Adult Star Alexa Aimes and Myths About Female Ejaculation

“Just because we work in the sex industry, doesn’t mean that that’s all that we’re capable of.” — Alexa Aimes

Last week on Girl Boner Radio, I had the pleasure of interviewing Alexa Aimes, an adult star who considers herself “the strangest girl you’ll ever meet.” If you define strange as unique and groundbreaking, I’d say heck yes! The stunning starlet is a brilliant intellectual and hilarious to boot. (Seriously, it was all I could do to keep my loudest hyena laugh from hurting listeners’ ears.) She’s also passionate about using her voice and celebrity to make a positive difference in the adult industry.

Alexa Aimes 1We discussed her unusual background, shifting gears from a nursing career to starring in porn, her comedy aspirations, the charities she supports and myths she strives to debunk regarding female adult entertainers. Drawing on her medical background, she explained the physiology of female ejaculation and how it varies in porn versus our beds. Here are some of the tidbits she shared.

“You watch porn and you see this huge gush of squirt—that’s a fantasy. It looks hot.” — Alexa Aimes

3 Myths About Female Ejaculation

1. It’s pee. Nope! At least not in real life. Alexa explained that while female ejaculate may contain traces of urine, as men’s can, it’s an entirely different fluid, rich in prostatic acid phosphatase, the same chemical semen contains. What you see in porn may very well consist primarily of pee, however. Listen to our interview using the link below to hear Alexa’s awesome explanation.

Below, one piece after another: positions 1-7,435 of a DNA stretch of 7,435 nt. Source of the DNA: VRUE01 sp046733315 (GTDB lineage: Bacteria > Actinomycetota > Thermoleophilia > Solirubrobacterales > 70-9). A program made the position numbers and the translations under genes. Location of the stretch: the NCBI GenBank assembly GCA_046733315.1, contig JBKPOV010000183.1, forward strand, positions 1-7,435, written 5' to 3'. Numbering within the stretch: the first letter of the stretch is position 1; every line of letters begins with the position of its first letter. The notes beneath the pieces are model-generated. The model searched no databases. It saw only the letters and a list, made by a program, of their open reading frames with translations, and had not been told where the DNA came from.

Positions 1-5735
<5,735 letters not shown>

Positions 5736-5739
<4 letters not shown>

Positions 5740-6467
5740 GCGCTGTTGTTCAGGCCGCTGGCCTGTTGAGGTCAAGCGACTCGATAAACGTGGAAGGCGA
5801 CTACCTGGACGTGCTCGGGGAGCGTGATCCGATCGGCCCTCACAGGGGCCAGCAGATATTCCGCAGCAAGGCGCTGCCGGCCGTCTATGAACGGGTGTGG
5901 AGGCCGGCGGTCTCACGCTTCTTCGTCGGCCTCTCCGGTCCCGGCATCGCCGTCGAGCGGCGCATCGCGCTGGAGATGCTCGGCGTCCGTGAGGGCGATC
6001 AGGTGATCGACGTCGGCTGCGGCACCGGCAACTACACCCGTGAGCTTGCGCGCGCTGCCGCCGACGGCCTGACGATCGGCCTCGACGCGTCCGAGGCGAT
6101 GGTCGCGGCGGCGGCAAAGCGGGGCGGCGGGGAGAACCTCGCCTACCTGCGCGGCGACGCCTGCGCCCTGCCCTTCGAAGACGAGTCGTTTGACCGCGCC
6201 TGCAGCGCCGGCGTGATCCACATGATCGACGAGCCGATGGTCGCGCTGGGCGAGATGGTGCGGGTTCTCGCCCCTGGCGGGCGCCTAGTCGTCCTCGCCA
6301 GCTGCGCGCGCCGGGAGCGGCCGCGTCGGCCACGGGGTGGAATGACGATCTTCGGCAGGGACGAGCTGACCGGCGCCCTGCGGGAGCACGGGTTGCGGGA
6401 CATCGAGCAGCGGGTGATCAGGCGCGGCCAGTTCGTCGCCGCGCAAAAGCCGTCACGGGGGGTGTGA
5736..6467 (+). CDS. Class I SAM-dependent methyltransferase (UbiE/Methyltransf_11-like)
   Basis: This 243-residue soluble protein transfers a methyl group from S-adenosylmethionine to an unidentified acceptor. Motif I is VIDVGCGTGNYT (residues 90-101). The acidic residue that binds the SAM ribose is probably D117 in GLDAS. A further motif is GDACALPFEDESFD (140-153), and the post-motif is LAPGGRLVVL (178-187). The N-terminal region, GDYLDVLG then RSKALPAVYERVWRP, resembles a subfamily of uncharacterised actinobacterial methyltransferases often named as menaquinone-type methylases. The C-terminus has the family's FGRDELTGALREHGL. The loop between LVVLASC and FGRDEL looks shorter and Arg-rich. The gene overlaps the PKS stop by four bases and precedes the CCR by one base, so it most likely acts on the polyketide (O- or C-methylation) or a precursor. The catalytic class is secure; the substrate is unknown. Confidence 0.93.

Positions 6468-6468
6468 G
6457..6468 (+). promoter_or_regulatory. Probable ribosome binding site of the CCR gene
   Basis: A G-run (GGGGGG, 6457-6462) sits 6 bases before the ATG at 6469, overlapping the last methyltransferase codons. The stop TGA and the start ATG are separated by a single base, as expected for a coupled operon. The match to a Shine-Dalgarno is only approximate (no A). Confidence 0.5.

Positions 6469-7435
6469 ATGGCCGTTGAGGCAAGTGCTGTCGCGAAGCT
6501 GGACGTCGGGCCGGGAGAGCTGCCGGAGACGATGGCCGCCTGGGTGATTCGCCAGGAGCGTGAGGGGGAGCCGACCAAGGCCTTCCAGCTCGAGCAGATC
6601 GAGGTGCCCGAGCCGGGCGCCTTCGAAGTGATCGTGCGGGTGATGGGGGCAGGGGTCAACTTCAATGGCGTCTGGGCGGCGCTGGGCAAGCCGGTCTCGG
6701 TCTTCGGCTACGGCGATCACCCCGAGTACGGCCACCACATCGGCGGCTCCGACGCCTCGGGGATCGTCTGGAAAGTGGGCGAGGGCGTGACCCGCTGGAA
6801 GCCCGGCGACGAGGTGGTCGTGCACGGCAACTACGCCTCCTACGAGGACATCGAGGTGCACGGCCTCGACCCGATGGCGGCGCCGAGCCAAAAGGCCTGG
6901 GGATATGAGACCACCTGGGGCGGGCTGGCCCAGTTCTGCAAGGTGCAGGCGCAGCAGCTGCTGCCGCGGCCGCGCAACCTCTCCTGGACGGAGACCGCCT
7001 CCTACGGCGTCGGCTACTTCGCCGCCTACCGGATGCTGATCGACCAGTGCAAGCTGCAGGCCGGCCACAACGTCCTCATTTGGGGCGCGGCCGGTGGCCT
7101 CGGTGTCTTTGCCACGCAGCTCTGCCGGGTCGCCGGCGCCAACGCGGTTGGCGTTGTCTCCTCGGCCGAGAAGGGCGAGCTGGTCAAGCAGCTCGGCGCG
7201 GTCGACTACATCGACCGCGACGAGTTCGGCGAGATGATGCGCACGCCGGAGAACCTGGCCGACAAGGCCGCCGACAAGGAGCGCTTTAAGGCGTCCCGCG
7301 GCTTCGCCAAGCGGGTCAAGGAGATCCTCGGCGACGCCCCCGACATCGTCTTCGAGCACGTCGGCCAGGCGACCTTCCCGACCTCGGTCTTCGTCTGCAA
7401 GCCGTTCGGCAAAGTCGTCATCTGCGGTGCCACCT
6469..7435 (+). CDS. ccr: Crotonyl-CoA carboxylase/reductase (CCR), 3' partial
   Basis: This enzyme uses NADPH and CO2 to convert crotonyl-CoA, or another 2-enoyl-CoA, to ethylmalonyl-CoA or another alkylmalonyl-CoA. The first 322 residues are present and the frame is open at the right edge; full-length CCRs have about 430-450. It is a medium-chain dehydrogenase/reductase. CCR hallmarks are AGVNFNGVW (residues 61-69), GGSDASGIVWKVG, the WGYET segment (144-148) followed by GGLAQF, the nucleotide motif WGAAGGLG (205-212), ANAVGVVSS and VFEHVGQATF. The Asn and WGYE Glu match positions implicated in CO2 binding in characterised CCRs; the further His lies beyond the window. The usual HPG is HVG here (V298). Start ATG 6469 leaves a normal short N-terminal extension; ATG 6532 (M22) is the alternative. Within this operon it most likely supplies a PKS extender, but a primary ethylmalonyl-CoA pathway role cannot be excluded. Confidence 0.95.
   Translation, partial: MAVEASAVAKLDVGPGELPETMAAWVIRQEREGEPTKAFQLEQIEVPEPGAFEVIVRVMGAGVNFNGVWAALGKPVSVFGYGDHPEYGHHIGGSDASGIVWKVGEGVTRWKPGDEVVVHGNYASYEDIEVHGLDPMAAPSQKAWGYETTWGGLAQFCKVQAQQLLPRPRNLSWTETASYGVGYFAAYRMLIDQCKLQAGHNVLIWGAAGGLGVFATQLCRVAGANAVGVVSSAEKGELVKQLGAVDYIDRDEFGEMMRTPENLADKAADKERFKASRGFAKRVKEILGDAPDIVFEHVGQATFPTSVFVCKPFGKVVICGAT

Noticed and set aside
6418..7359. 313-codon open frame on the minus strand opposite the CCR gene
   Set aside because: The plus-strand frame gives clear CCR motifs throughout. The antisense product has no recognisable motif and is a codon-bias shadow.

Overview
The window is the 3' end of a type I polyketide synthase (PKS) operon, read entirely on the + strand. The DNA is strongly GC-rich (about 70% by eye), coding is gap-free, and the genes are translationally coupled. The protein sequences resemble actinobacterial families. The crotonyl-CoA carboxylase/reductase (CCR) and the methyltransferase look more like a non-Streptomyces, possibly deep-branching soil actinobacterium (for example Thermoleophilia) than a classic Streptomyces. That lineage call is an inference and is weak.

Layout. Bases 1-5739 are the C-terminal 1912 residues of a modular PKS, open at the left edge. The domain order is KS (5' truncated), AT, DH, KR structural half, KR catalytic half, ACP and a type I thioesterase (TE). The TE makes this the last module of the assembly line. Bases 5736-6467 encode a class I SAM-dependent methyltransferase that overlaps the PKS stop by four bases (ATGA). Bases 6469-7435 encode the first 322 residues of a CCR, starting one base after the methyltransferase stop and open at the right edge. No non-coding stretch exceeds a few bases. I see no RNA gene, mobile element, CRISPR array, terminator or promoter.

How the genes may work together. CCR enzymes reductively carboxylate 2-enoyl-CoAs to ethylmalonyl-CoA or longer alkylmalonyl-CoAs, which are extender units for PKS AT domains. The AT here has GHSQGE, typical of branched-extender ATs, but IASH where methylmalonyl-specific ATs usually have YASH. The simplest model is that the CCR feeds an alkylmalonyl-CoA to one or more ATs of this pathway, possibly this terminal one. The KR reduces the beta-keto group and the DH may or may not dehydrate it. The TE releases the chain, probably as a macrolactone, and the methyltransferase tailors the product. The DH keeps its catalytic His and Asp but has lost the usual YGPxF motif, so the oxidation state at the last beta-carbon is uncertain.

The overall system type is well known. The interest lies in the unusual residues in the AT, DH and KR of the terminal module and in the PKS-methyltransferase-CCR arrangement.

2. It’s the same thing as “squirting” or “gushing.” I love that this has been studied! Research published in the Journal of Sexual Medicine in 2011 found that squirting or gushing, commonly seen in porn, and female ejaculation are entirely different phenomena. While female ejaculation causes the release of whitish fluid from the Skene’s gland, gushing involves the expulsion of diluted fluid from the bladder.

3. It’s caused by G-spot stimulation. Not exactly. Stimulating the G-spot (actually either of our TWO G-spots, said Alexa) may cause ejaculate to flow because it’s often near the Skene’s gland, it’s the actual gland that needs stimulating. Since G-spots aren’t all in the exact same place, finding yours and your Skene’s gland may take some exploration. (Talk about fun homework. ;))

To listen to our full interview, visit this link on iTunes: Can All Women Squirt? An Interview with Adult Star Alexa Aimes.

Alexa Aimes_August McLaughlin

For a signed 8×10 of Alexa, email her proof of a charitable donation you’ve made to You can also connect with Alexa on Twitter: @AlexaAimes.

What did you think of our chat? Any thoughts or questions about female ejaculation? I love hearing from you! ♥ 

Sleep-gasms: Female Nocturnal Orgasms and Wet Dreams